Leica announced the Leica Q a few months ago, and it represent’s Leica’s attempt to compete with Sony’s excellent RX1 line. The Q is a fixed lens camera with a 28mm f/1.7 Summilux attached and a full-frame 24 megapixel sensor inside. It’s a pricey camera, at $4,250 retail, but combines excellent Leica optics in a relatively compact full frame body. Compared to a Leica M with a 28mm lens, you’re saving quite a bit of money.
The Q shares nothing with the SL in terms of controls, as it features a much more modern interface that is generally easy to navigate. I didn’t have a lot of time with the Q, but the controls are a sort of cross between the M series line and a lot of current mirrorless cameras.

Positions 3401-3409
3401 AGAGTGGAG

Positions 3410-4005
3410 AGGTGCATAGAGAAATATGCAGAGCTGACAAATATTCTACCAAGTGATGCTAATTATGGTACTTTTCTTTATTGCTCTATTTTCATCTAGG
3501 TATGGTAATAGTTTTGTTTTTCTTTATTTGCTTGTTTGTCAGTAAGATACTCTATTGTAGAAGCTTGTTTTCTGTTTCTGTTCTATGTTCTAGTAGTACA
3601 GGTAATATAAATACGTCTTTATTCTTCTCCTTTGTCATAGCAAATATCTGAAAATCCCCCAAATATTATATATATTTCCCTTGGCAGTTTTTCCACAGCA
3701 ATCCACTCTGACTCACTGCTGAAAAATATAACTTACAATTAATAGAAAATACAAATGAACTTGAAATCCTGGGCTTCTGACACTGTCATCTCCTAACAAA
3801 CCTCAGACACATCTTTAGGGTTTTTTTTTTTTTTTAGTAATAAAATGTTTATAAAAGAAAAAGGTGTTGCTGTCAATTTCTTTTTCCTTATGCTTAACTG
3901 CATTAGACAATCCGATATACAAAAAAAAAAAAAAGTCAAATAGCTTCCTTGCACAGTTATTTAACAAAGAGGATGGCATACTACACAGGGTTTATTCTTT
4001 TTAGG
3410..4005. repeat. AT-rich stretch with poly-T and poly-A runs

The electronic viewfinder is nice and clear and the lens focuses quite quickly. The only hamper in usability seems to be the way focus is switched. There is a manual focus ring with a focus tab that is nice and smooth, and the lens stays in manual focus mode if you utilize the ring. To set it to AF, you have to move the focus all the way past infinity and press in a button on the focus tab. The same must be done to go back to MF mode. This is quite awkward given the tab’s position at this setting.
I noticed some bugs in the short time I shot with the camera. Some odd speckled noise would overlay on the EVF occasionally and at one point the camera completely locked up on me. Perhaps just an issue with the display camera.
Quality wise, the sensor looks nice but the lens looks stellar. I know there is a lot of digital correction from previous reports, but it is brilliantly sharp right from f/1.7, as you’d expect from Leica and this price point. It’s an interesting camera if you have the cash.
Full size samples below. Again, click to enlarge and click on the green arrow at the bottom to view full size: